# AP Physics C 2002 M2 Question

kpachla
Hi All -

2nd year in my teaching career and already I'm teaching an AP C: Mechanics course! As I'm creating my midterm for my students, I'm looking at AP Free Response questions to give them practice for the real thing. As we're only 8 units in, my selections are limited to Work, Energy, Dynamics, and Kinematics essentially. That said, I've found what I find to be a great resistive motion problem.

The exam is on AP's website http://apcentral.collegeboard.com/apc/members/repository/physics_c_m_00.pdf".

My problem is concerning the last part of Question 2 in the Mechanics section. It reads "Determine the energy dissipated by the drag force during the fall if the ball is released at height h and reaches its terminal speed before hitting the ground, in terms of the given quantities and fundamental constants"

I can easily see how my students would produce the answer of "Energy dissipated is what would be predicted by conservation of energy - what is actually there" or "mgh - 1/2mv2. My problem is with the second way to find the solution as Work = integral F dot dr. If the force is given by bv2 then we are integrating bv2. However, the velocity should change with respect to height, so this is no easy integral. I'm struggling to see how to approach the integral without finding a function v(x).

Can anyone help?

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Energy conservation. You know terminal velocity, so you know final kinetic energy. The rest of the potential energy goes into work against drag. You don't have to integrate anything.

kpachla
Energy conservation. You know terminal velocity, so you know final kinetic energy. The rest of the potential energy goes into work against drag. You don't have to integrate anything.

Right, but that's not the point. The AP board found it significant to accept an integral for work. I already mentioned that my students can do it that way, but I want to make sure that when I'm explaining the ways to do it, I provide them with both ways in case someone doesn't think about conservation. The rest of the problem was about forces, so it's natural that their brains might be tuned to Work and forces here.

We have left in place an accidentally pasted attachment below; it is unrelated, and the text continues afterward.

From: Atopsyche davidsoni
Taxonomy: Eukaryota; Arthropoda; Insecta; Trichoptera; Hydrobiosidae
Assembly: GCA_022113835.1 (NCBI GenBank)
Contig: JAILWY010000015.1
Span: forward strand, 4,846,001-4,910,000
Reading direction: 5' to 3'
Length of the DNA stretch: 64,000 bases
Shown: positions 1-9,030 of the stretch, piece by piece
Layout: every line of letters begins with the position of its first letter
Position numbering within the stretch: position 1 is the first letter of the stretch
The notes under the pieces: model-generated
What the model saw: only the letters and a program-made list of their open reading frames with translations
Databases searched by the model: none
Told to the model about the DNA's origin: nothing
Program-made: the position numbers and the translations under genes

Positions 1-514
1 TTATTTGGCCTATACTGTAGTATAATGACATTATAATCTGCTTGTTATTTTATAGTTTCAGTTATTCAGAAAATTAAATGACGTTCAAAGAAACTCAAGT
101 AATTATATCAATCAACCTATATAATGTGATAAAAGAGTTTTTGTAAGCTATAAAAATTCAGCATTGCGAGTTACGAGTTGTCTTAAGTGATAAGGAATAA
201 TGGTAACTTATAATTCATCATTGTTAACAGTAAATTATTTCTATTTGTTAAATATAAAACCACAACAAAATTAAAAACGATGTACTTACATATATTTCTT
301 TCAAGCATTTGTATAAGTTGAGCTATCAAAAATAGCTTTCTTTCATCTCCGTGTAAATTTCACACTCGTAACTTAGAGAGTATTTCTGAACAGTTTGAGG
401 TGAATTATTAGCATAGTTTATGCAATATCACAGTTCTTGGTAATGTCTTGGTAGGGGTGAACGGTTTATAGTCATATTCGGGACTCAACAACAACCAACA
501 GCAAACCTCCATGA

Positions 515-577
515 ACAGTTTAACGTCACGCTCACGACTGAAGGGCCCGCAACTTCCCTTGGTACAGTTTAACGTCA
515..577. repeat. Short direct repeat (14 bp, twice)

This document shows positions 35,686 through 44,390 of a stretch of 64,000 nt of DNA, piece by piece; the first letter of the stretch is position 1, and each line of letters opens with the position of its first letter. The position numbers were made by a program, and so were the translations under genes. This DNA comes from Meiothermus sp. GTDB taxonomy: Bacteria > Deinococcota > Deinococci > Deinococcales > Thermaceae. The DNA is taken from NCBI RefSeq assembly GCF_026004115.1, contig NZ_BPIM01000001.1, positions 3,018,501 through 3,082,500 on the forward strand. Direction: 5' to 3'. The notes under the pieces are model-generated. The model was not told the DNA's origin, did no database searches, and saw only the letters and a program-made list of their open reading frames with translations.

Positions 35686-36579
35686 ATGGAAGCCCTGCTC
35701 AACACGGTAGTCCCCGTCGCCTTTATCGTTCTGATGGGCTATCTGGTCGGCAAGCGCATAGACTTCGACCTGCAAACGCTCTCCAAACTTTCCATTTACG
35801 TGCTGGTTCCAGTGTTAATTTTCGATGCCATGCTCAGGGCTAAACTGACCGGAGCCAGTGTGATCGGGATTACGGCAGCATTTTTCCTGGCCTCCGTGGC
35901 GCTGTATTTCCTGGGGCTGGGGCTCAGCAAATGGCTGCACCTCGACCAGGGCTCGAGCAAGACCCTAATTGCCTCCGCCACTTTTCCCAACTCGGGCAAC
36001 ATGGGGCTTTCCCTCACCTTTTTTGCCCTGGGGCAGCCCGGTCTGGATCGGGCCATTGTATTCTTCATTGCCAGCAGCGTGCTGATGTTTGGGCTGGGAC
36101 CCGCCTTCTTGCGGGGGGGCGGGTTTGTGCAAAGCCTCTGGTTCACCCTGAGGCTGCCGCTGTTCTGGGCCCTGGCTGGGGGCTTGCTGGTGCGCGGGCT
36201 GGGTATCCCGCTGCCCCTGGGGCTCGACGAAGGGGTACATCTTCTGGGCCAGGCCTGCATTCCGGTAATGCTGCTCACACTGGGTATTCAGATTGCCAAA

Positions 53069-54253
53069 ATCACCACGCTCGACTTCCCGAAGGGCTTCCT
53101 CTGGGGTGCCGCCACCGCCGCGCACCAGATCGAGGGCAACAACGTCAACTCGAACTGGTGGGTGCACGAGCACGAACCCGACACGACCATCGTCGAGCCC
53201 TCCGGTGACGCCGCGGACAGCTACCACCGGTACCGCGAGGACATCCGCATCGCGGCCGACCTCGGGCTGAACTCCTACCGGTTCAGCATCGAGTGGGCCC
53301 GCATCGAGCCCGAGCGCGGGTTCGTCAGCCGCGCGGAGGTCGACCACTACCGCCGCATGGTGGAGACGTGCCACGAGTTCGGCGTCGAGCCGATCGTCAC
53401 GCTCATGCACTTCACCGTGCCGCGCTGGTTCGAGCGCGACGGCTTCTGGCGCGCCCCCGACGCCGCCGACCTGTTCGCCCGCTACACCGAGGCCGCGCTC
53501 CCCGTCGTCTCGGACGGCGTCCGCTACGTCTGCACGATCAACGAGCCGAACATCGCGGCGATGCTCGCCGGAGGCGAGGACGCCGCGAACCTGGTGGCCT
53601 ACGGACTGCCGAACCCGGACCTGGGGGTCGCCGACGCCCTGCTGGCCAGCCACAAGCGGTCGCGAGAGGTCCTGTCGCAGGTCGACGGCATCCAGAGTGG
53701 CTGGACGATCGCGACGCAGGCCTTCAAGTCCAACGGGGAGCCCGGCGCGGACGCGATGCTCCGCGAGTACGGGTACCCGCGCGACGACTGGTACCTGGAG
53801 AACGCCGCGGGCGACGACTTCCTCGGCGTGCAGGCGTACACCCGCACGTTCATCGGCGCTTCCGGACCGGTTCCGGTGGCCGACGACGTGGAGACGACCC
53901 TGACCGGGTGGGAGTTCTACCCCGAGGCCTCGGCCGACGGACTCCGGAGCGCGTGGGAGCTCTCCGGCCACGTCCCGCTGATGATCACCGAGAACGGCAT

You can integrate over quadratic drag, but you first have to solve a differential equation for a free fall with drag, and that's not a trivial one. Once you know the answer, it's easy, of course, but it's not the AP-level stuff.

Given initial time t0=0, initial velocity v0=0, and terminal velocity vt, you can find instantaneous velocity at some time t.

$$v(t) = - v_t tanh\left(\frac{g t}{v_t}\right)$$

It's easy to convince yourself that at t=0, a=-g, and as t->∞, v->vt, and if you solve for vt in terms of b, g and m, you'll see that this v(t) satisfies m(dv/dt) = bv² - mg.

Power dissipation is bv³, so total work done by drag is integral of that over time from t=0 to impact. The integral of tanh³(x) is sech²(x)/2 + log(cosh(x)), which is not the sort of thing you expect an AP student to be able to compute in the first place. (Most of them aren't even familiar with basic hyperbolic functions, let alone methods of integration over these.) And, of course, then you have to find time to impact. For that, you have to integrate over velocity to find displacement over time. Integral of tanh(x) is log(cosh(x)). This one is a bit easier, but solving for the impact time is purely numerical work. There is no analytical solution.

So yeah, actually integrating over a drag force is nothing that a descent graduate student in physics should have difficulties with, but if you expect your AP students to follow all this, you are dreaming. If you think you got all that, you can try explaining it to some particularly bright and eager ones one-on-one, but if you try this with a class, you'll loose their attention, and there is nothing worse than that.

Go with the conservation of energy. Mention that you can solve this by actually integrating over forces using crazy hyperbolic trig, and leave it at that.